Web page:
The advent of Accountable Care Organizations is causing providers to rethink their legacy financial models as they seek to effectively quantify and understand the clinical or financial experience of their patients—a fundamental requirement for managing patient care and financial risk effectively. In much the same way, clinical trial sponsors seek similar transformation when it comes to managing their clinical programs and optimizing research and development (R&D) spend. Many are looking to two proven project management methodologies—activity-based costing and earned value management—as a path forward.
Activity-based costing is a cost accounting methodology that assigns costs to an organization’s activities (or cost drivers) related to its products and services to reflect the extent to which the activities (in this case R&D and clinical trial initiatives) consume the organization’s resources. It provides a higher degree of specificity and insight than can be achieved through traditional cost accounting methodologies. Earned value management aims to measure project performance in a more objective manner, looking at completion of authorized work against budget allocated for that work, finding the “earned value.”
Clinical studies present increasingly daunting project planning and tracking challenges, with hundreds and even thousands of complex and interdependent variables—such as site selection, patient enrollment and monitoring, data capture, regulatory approvals and more—that need to take place in the proper sequence. Slight changes from the operational plan during study execution can have a dramatic effect, presenting challenges for companies when designing a clinical plan to best achieve the goals of the study.
Historically, health sciences organizations tracked these variables in silos and often on spreadsheets, precluding the enterprise visibility required to implement activity-based costing and earned value management. Understanding the costs of various clinical trial components is a complex task, and many organizations cannot accurately assign costs to various activities associated with a study. Traditional methods using spreadsheets, generic planning software, and ad hoc planning processes have led to lengthy planning and contracting cycles, inaccurate budgets, and high variances between planned budgets and actual costs.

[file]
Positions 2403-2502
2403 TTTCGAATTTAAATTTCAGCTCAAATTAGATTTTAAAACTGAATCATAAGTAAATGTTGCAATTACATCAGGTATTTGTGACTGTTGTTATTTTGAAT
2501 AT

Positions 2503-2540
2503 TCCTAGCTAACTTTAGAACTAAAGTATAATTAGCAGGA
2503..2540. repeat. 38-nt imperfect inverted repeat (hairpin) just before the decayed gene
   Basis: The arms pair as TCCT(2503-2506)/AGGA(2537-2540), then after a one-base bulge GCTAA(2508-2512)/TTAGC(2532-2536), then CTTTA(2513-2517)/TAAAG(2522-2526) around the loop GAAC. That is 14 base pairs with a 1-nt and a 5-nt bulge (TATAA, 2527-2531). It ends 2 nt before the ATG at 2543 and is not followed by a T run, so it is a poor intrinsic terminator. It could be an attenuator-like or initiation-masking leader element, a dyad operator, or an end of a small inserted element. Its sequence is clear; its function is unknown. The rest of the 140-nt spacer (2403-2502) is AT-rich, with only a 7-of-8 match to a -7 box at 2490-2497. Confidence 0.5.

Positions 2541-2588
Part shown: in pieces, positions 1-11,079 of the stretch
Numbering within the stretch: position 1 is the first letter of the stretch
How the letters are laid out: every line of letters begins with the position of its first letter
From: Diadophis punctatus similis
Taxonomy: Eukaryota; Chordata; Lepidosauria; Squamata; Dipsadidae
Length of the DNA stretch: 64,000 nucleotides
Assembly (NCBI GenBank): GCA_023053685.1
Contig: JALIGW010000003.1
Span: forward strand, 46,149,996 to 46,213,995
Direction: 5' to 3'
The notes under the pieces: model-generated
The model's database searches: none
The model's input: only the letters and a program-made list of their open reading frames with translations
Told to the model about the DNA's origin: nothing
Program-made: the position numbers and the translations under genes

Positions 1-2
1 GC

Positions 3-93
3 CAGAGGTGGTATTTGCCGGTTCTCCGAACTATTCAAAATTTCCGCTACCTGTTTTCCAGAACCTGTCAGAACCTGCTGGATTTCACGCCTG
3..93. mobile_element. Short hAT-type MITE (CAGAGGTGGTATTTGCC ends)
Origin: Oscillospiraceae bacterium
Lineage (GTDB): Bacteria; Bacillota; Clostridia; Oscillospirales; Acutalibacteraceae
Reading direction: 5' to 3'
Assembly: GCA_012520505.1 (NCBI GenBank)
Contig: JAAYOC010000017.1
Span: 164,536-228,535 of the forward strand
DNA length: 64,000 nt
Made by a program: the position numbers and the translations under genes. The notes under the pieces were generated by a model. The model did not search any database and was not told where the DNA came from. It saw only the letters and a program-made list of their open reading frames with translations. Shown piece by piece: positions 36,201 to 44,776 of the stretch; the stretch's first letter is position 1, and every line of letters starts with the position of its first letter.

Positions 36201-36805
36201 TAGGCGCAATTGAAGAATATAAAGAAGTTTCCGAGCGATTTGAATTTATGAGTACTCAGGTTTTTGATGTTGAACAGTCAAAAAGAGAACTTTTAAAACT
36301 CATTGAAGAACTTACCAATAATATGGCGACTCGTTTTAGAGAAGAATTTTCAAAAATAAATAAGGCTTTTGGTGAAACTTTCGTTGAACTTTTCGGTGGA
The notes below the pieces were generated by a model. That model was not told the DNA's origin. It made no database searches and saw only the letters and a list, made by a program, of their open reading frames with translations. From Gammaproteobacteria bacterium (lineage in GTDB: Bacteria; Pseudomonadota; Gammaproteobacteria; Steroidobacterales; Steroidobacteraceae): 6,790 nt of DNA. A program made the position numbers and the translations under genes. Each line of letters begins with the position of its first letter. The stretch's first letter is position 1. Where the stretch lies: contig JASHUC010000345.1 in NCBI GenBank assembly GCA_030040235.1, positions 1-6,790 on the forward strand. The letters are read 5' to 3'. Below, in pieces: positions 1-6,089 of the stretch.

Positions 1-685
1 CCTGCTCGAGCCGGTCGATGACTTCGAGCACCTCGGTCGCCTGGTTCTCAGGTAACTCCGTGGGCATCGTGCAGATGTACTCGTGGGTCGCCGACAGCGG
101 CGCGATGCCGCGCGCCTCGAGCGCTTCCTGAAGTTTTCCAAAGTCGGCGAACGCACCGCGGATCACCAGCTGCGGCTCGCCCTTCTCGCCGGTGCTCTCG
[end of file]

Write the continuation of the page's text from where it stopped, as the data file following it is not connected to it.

Health sciences organizations seek better visibility into the operational and financial plans for their studies as well as the ability to quickly model new scenarios as clinical assumptions, business requirements and outsourcing needs change. These capabilities drive more efficient and accurate clinical study planning, budgeting, outsourcing, and execution.
Creating an environment for activity-based costing and earned value management requires six primary components:
A large pharmaceutical company recently used this approach to support a move to an outsourced clinical development model to allow the company to focus on core capabilities. It looked to optimize clinical study planning and sourcing and rationalize deployment of R&D spend, while achieving more accurate clinical trial budgeting and planning.
The organization adopted an activity-based costing approach and deployed a solution that gave it the ability to accurately and rapidly model clinical trial costs and resource requirements and analyze contract resource organization (CRO) proposals for more precise budgeting and better insight into timeline and cost implications. It also created a consistent work breakdown structure across all proposals, and gained greater confidence in accuracy of CRO partner budgets. Further, replacing spreadsheet-based models and desktop information archiving with a central repository for all clinical trial budgeting information significantly improved historical data and collaboration, driving faster and better insight. For example, the outsourcing contracting team can now respond in as few as five minutes to internal client questions about study budgets.
Activity based-costing and earned value management can empower health sciences organization with new precision when it comes to managing their clinical programs. The key to success is creating a solid information foundation that aggregates key data and enables flexible and comprehensive analysis.
Mukhtar Ahmed is Global Vice President, Life Sciences Strategy, Oracle Health Sciences.